That Game Of Thrones Conclusion Backlash Hasn't Affected House Of The Dragon

It's fair to say that the "Game of Thrones" fandom is a little shaky right now. HBO has a lot of quality shows, but none are capturing the pop culture discussion the way "GoT" did. The die-hards want more stories set in and around Westeros, but many of these same fans were disappointed in the series finale.

There's a debate to be had about the merits of that eighth season, but setting aside the question of whether or not they screwed the pooch or stuck the landing, a big question that has been hanging over the upcoming prequel series "House of the Dragon" is whether or not the showrunners were going to acknowledge the vocal negativity or largely ignore it and just tell their story. 

In a recent interview with EW, co-showrunner Ryan Condal ("Rampage") answered that question:

"People are always going to have something to say about the way a beloved thing comes to an end. What they say doesn't really affect the way we approach this. We have this huge legacy to carry forward. [And we want to] do that in the best way that honors what came before, but also doesn't do the thing that I think a lot of sequels do: Here's [what] you love wrapped up in a different packaging."

Basically, he said they're ignoring the backlash.

Wisdom in going your own way

That might be a red flag for a lot of folks, but it sounds like wisdom to me. When creators get too caught up in trying to guess what their audience wants out of fear of the most vocal Negative Nancys out there, you end up with "The Rise of Skywalker." Yes, it's always smart to have a feel for what audiences respond to, but at the end of the day, it's the writers' and showrunners' job to give the audience something that keeps them engaged, and that usually means you gotta surprise them a little.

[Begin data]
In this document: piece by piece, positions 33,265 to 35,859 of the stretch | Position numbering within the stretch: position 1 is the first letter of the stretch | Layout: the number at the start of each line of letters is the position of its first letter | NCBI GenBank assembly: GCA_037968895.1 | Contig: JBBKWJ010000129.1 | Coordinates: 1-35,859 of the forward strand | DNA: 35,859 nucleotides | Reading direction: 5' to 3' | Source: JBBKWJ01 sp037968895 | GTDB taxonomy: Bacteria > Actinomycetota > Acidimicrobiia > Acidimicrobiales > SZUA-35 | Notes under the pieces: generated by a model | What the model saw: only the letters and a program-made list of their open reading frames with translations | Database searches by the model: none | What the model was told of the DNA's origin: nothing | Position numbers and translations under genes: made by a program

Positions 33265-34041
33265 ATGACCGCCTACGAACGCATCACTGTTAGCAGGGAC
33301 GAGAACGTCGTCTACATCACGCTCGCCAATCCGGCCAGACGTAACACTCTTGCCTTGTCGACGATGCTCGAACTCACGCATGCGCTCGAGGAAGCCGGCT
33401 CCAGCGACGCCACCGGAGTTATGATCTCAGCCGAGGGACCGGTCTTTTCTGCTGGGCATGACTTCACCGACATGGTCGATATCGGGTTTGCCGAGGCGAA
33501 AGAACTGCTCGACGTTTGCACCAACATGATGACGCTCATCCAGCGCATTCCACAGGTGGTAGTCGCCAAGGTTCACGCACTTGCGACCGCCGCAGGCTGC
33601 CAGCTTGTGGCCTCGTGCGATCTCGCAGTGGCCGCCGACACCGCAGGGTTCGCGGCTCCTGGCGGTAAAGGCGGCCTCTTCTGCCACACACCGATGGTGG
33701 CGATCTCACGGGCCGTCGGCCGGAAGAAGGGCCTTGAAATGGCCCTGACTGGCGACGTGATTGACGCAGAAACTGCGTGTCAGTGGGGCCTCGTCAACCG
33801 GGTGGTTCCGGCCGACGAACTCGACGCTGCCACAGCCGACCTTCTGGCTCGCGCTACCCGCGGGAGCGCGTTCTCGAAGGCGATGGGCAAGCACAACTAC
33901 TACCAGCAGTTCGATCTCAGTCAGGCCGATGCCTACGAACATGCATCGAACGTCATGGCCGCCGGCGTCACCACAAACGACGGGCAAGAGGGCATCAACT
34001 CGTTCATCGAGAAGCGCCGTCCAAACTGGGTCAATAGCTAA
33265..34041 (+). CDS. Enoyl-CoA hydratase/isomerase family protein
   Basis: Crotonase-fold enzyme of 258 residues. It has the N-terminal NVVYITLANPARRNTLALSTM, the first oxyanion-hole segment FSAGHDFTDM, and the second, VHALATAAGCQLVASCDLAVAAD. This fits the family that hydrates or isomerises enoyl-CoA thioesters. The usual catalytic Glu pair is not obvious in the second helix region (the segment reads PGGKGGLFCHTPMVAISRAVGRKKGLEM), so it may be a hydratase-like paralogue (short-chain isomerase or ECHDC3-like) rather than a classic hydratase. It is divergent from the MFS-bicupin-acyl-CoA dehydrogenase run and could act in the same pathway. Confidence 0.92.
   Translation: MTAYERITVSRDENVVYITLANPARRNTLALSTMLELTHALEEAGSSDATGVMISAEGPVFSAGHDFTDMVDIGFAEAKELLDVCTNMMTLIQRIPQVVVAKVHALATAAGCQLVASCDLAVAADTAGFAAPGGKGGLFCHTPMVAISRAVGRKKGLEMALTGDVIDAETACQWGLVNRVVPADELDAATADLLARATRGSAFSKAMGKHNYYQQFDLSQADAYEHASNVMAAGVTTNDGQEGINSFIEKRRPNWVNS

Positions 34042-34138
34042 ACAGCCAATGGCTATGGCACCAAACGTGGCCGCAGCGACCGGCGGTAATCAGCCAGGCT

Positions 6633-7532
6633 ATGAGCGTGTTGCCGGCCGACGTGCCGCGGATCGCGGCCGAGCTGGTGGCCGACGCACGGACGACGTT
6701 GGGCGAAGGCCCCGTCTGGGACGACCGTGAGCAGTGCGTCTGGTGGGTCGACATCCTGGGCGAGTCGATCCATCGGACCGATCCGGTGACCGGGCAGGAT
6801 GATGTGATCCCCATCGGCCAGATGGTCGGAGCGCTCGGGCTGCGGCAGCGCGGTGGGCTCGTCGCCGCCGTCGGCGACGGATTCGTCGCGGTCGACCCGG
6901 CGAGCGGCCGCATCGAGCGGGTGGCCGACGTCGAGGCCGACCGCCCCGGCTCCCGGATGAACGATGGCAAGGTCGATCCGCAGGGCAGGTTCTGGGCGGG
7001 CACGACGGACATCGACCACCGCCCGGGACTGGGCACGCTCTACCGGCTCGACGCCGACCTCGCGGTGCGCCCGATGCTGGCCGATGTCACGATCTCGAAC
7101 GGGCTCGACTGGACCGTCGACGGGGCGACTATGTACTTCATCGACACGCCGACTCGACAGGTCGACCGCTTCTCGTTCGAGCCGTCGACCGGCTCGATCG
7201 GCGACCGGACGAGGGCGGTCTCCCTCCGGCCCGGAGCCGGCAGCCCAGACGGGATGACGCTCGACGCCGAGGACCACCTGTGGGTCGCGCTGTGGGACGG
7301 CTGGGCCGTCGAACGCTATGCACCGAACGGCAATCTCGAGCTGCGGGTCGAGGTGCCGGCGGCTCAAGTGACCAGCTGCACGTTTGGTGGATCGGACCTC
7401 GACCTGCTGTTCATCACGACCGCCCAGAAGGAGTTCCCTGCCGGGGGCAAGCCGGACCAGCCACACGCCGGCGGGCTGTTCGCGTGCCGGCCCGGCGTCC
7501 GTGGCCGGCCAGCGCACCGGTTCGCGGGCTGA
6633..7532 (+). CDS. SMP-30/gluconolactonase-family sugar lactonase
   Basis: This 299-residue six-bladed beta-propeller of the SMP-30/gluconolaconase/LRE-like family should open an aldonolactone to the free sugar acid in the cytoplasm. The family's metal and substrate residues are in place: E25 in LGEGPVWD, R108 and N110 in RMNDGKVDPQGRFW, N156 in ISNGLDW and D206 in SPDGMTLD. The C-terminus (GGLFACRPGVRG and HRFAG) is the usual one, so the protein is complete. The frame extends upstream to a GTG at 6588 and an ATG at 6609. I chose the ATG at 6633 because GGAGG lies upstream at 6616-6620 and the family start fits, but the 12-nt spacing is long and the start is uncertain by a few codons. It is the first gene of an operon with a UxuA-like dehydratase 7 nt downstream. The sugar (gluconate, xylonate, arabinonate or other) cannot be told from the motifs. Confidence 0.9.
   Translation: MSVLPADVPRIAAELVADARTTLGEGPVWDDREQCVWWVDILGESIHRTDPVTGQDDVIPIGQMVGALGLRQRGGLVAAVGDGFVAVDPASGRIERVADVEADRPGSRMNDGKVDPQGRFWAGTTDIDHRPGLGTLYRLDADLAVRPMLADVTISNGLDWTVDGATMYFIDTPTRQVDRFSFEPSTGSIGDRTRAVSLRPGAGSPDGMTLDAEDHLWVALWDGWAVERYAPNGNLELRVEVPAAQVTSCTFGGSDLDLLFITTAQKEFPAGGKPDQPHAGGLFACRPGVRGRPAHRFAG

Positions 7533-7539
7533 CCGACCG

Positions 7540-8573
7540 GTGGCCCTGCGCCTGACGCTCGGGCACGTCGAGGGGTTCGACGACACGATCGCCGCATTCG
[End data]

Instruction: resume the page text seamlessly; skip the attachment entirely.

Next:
Many of the fans most peeved about the "Game of Thrones" finale didn't like how it made them feel, which was a very deliberate move by that team. But a storyline or character that makes you feel bad or uncomfortable doesn't mean the choices or execution are bad. The complexity of "Game of Thrones" is its greatest strength. The good guys do bad things, the bad guys do good things, and sometimes the line between great evil and heroism is microscopic. 

So, hearing the showrunners on "House of the Dragon" not shying away from that kind of thing is good news, at least to me.

"House of the Dragon" takes place two centuries before the events of "Game of Thrones" and will focus on the Targaryen family. The prequel series was created by author George R.R. Martin and showrunner duties are split between Miguel Sapochnik and Ryan Condal. It has a release date set for August 21, 2022, on HBO and HBO Max.